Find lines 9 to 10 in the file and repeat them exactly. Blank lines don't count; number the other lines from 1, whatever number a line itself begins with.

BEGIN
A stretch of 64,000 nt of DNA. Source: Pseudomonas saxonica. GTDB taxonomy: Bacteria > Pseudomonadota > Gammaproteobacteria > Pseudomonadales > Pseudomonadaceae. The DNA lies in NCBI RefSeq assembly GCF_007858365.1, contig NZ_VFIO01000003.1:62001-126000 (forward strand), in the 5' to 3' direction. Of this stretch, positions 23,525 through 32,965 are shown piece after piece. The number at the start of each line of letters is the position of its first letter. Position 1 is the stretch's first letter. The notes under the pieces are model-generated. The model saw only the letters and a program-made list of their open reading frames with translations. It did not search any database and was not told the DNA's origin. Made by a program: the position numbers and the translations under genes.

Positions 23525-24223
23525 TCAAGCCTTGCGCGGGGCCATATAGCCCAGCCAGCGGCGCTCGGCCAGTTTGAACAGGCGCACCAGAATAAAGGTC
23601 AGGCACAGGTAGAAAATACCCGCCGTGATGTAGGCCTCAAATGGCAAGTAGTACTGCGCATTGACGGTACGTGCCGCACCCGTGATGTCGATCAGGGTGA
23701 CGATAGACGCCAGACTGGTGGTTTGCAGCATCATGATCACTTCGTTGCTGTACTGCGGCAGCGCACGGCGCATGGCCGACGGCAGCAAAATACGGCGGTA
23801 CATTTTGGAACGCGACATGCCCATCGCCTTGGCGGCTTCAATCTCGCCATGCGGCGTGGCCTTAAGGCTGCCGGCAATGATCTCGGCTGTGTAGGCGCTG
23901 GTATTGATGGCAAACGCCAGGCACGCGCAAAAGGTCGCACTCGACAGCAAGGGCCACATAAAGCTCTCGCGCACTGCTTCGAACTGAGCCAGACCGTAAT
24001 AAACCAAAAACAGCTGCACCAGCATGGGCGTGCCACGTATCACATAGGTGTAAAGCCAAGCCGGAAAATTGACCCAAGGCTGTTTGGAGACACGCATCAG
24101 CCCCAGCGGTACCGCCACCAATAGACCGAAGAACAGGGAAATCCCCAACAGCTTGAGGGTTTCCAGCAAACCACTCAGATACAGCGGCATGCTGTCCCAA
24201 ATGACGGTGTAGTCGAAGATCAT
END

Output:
24101 CCCCAGCGGTACCGCCACCAATAGACCGAAGAACAGGGAAATCCCCAACAGCTTGAGGGTTTCCAGCAAACCACTCAGATACAGCGGCATGCTGTCCCAA
24201 ATGACGGTGTAGTCGAAGATCAT